Panasonic has made official its pending production of large-format cylindrical cells—the 4680 format that Tesla championed at its 2020 Battery Day.
“Panasonic is developing a new high-capacity lithium-ion battery, the \”4680\”, in multiple locations within Japan,” it stated in a press release issued Monday. The statement clearly underscores the level of R&D the battery supplier has done on the cells. “The company will progressively develop production capabilities in preparation for the full rollout.”
The company, generally ranked the third largest EV battery supplier in the world by production capacity, said that it will establish a production facility for the cells at its Wakayama factory in western Japan. Meanwhile, development continues on the new cell format at “multiple locations within Japan,” the company said, with mass production to start in the fiscal year ending in March 2024.
Future Tesla cell will make energy, power gains
The 4680 format—46 millimeters in diameter by 80 mm long—promises about five times the energy than smaller cylindrical cells. Mathematically, they take up approximately 5.7 times the volume versus the 2170 format used in Tesla vehicles, as well as those from Lucid and Rivian. The biggest advantages of the new format is that it might allow more cell energy capacity to be produced, with lower amounts of raw materials—and, Tesla’s Musk teased at Battery Day back in 2020, the potential to halve overall cell cost over time.
The announcement follows reports going back to October, when the electronics giant and primary Tesla supplier revealed a prototype version of the cell. In November, the company’s battery division CEO, Kazuo Tadanobu, told Nikkei Asia that although technological goals for the cells had “largely been achieved,” mass-producing the cells would require “new techniques.”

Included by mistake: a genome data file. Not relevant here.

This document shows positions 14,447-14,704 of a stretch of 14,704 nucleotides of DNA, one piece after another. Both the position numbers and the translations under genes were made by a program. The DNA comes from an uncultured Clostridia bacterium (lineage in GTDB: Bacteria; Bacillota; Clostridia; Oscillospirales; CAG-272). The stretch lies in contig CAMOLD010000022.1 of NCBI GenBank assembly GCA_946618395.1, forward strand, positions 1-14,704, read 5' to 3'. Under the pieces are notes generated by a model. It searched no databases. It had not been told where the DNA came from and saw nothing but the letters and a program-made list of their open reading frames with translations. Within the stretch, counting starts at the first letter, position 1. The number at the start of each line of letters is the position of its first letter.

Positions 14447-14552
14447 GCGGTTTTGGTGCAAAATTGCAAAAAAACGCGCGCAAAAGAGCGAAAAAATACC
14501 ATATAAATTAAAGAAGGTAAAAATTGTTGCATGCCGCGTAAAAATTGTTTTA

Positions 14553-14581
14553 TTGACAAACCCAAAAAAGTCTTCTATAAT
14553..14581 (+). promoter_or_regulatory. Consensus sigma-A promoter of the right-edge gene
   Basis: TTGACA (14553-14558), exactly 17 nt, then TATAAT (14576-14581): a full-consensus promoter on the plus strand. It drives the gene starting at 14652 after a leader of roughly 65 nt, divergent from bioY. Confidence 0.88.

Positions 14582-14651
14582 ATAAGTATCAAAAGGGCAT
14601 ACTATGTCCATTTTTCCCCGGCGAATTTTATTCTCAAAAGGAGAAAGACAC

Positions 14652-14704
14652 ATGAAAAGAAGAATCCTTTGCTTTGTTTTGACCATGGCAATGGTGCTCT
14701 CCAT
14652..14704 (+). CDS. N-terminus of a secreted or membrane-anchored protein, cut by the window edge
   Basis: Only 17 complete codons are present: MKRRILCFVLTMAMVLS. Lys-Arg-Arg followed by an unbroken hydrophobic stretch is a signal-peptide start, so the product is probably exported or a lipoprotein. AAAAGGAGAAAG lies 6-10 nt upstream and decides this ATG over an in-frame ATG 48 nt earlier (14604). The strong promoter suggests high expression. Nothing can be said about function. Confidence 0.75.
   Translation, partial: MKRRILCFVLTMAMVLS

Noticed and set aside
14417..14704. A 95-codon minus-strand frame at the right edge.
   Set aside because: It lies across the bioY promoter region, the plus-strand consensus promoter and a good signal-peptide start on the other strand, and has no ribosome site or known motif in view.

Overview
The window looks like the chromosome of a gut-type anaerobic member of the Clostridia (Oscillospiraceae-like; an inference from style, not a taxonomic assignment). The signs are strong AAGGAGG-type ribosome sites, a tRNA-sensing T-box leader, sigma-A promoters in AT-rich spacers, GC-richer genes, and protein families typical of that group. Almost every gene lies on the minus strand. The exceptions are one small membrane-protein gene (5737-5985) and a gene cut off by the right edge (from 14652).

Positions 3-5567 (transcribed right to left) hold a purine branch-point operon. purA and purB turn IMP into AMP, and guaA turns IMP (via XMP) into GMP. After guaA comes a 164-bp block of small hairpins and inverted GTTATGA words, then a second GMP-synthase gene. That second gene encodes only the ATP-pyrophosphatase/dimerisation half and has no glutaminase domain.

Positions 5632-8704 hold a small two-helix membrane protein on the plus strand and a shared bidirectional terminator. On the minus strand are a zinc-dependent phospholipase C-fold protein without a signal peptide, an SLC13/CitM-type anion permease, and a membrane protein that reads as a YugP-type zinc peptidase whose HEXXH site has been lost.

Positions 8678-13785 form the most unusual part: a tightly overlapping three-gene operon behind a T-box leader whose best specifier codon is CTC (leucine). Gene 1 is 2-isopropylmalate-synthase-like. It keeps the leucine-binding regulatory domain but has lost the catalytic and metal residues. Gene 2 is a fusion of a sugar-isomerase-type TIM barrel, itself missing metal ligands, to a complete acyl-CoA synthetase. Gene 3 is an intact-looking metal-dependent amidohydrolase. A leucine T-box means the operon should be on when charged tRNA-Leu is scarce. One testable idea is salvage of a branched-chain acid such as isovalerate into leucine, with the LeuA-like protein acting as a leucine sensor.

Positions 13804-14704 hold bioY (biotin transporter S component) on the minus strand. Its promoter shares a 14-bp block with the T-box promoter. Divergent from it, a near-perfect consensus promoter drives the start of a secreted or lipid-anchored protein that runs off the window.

Comparing 4680 vs. 2170 – Panasonic
The development and ramp-up from Panasonic underscores the battery supplier’s special relationship with Tesla. In April 2021 Panasonic\’s EV battery boss wasn’t convinced by Tesla’s cell format; he told Bloomberg that the bigger cells would be harder to produce, are prone to overheating, and are more susceptible to particle contamination.
But with rivals such as Samsung SDI and LG Energy Solution vying to make the new cells, perhaps the bottom line helped change the key supplier’s position.
Tesla is also already producing the cells, which it aims to use in Texas-built Model Y vehicles. It recently confirmed that it produced one million of the 4680 cells in January, at its pilot production facility in California—enough cells for more than 1,000 Model Ys.